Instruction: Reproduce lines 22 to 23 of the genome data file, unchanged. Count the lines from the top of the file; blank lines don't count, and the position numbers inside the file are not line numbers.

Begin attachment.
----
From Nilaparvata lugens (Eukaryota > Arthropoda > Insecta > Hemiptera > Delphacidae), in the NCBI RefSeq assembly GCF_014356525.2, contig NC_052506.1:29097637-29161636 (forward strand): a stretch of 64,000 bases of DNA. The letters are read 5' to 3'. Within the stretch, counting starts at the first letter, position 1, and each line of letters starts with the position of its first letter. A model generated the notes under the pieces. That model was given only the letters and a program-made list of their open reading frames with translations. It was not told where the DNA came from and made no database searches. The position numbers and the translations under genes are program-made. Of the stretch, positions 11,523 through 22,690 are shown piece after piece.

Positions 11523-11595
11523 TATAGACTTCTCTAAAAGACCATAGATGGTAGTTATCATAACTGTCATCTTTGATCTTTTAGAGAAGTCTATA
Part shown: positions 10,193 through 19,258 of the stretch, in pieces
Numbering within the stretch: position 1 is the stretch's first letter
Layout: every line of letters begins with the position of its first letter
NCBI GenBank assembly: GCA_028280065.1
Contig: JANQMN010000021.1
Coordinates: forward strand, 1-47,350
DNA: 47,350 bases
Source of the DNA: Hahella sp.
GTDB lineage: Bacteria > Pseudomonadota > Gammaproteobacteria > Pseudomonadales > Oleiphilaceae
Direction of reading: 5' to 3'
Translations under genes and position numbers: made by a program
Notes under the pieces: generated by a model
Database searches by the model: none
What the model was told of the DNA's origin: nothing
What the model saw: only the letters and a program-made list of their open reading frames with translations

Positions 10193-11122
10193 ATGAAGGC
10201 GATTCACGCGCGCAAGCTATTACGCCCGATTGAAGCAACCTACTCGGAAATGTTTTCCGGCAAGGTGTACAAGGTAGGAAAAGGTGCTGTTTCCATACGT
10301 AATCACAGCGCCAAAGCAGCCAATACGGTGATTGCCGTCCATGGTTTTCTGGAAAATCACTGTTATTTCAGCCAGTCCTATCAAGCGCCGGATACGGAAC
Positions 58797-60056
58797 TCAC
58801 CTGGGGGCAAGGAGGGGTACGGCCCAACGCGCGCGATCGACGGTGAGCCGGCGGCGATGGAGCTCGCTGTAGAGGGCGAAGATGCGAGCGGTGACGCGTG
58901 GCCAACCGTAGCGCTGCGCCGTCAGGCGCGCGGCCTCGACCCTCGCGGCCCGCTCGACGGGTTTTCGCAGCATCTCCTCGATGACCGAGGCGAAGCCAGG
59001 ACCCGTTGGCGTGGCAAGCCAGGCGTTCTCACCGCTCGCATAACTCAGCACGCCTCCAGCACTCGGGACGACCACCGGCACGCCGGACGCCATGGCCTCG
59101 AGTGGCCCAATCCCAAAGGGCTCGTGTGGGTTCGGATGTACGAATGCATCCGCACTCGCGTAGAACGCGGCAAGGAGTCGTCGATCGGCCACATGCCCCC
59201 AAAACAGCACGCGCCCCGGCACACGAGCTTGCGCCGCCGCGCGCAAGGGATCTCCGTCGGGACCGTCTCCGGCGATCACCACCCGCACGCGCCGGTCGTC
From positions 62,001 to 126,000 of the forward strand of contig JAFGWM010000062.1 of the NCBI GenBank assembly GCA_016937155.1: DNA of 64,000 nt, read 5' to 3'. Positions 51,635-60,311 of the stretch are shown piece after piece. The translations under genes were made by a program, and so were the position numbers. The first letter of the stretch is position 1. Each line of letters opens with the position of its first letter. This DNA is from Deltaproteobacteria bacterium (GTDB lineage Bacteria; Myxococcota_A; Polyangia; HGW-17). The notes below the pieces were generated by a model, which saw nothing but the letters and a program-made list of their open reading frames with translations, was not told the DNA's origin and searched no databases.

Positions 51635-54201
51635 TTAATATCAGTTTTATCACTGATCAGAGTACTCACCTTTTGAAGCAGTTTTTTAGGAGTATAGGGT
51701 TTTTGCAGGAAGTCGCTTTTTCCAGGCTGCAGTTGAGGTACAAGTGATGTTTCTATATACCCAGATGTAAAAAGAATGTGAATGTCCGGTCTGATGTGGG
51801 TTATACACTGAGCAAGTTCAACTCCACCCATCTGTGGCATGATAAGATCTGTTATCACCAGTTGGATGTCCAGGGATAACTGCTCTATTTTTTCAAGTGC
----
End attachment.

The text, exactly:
10301 AATCACAGCGCCAAAGCAGCCAATACGGTGATTGCCGTCCATGGTTTTCTGGAAAATCACTGTTATTTCAGCCAGTCCTATCAAGCGCCGGATACGGAAC
Positions 58797-60056